Considering the rising cost of college, loans come into play more and more. These are made available through the Federal Government, private banks and credit unions and sometimes even schools themselves. It’s common for families to need to utilize college loans. Students are graduating from college with over $20,000 in loan debt, on average. That’s not accounting for loans that are in their parent’s name.
Here are some of the more common loans that are made available to families:
FEDERAL DIRECT LOANS
These loans, formerly referred to as the Stafford Loans, are loans in the student’s name provided through the Federal Government. There’s no application process. Students become eligible for this loan by filing a Free Application for Federal Student Aid (FAFSA).
These loans are provided in specified amounts to college students. They come in subsidized (government pays the interest) and unsubsidized (families are responsible for the interest) forms based on need as determined by the FAFSA and other financial aid forms. While a family may not qualify for subsidized Federal Direct Loans, you can’t be turned away from the unsubsidized Federal Direct Loan because you make too much money or have too much in assets. This is a common misconception.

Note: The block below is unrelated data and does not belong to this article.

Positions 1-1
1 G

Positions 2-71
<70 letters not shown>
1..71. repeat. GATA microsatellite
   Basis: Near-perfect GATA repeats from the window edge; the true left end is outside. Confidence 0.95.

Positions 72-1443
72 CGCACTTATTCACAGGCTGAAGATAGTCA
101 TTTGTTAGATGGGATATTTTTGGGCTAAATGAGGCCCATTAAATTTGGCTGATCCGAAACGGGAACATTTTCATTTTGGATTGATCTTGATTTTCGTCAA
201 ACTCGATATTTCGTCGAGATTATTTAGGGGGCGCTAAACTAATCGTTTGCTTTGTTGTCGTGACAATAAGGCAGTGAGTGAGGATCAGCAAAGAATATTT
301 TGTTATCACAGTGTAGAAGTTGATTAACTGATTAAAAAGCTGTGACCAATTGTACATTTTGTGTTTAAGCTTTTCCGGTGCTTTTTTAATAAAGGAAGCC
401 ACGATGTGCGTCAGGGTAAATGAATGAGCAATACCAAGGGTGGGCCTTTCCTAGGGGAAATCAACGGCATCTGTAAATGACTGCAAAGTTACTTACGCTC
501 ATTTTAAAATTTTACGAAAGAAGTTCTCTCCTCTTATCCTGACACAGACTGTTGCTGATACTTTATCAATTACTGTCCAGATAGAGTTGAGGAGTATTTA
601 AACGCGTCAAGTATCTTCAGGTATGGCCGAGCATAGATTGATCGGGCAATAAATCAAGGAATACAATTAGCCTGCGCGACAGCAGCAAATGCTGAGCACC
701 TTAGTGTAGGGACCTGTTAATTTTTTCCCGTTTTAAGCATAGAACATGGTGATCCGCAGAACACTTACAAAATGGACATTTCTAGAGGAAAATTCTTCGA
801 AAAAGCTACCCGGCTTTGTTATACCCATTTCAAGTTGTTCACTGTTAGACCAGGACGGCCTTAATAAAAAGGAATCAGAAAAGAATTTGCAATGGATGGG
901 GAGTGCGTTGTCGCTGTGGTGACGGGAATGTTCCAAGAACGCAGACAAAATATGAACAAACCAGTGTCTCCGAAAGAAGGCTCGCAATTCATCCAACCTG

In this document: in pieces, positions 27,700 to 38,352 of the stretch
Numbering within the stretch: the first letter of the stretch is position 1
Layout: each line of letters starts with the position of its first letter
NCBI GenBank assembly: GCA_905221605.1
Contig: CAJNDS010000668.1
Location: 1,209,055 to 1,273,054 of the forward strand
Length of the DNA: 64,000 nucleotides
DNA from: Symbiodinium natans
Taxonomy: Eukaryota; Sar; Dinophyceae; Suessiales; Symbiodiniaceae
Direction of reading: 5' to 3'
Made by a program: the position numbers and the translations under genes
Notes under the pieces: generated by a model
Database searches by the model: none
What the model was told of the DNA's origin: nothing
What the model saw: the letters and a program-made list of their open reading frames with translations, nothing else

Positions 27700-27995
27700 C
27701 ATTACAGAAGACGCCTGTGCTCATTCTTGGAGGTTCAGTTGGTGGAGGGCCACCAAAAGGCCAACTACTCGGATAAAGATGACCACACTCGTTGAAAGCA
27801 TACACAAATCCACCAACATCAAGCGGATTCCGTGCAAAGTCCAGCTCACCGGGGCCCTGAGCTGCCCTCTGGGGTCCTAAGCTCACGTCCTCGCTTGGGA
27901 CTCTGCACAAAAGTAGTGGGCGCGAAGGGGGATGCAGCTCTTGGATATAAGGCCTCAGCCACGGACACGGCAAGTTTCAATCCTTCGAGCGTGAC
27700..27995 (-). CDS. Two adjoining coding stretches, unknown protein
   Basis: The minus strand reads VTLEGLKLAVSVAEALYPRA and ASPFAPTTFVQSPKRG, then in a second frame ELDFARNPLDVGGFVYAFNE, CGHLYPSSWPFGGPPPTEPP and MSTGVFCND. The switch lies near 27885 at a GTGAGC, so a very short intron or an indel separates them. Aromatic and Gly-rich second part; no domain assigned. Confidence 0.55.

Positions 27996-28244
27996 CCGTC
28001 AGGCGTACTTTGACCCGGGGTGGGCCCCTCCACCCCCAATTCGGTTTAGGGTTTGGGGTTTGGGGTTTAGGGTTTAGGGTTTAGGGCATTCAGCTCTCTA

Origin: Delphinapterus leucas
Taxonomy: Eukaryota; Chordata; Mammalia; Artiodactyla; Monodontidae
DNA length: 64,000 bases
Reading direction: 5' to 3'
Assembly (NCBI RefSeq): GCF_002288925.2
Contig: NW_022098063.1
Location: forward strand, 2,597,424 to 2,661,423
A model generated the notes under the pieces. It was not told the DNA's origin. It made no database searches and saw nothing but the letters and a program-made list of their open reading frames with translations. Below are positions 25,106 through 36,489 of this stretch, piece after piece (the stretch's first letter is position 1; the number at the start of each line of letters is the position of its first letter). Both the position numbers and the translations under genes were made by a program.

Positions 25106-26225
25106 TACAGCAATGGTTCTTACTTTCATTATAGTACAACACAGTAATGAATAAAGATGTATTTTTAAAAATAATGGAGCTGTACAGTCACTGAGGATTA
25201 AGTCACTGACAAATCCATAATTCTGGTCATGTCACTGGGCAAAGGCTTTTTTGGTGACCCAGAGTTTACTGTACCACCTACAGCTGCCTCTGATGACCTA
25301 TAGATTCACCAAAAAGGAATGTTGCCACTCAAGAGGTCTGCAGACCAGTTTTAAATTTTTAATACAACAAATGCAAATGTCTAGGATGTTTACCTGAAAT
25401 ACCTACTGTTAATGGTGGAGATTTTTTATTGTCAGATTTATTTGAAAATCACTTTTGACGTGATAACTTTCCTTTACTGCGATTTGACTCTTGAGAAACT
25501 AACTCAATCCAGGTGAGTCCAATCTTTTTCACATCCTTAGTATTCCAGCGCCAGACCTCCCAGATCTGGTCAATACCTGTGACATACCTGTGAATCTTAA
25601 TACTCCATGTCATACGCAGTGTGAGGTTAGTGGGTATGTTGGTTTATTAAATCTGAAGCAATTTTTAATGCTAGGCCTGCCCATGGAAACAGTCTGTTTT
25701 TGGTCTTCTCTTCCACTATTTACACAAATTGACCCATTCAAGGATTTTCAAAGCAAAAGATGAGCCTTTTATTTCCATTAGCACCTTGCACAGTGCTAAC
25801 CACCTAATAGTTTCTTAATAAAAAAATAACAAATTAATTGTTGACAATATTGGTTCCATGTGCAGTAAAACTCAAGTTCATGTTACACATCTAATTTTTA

Here’s a bit more info on Federal Direct Loans. The interest rates for the 2016-17 Federal Direct Loans will be announced later in the summer.
PARENT PLUS LOANSBecause the Federal Direct Loans have a maximum amount that can be borrowed, which is commonly not enough to cover the full remaining balance, parents are left to look into other options. One of the more common loan options is the Parent PLUS Loan.
This is another loan through the Federal Government. The difference between this loan and the Federal Direct Loan is that the Parent PLUS Loan is a loan in the parent’s name, as the name of the loan would indicate. This loan is applied for on a pass/fail basis at a fixed interest rate provided by the government each new school year. Parents can apply for the maximum needed to cover any remaining balance.
Check out a previous article on common loan myths to avoid confusion when it comes to repayment of the Parent PLUS Loan.
To read the rest of the article: http://financialaidcoach.com/introduction-to-college-loans-2016/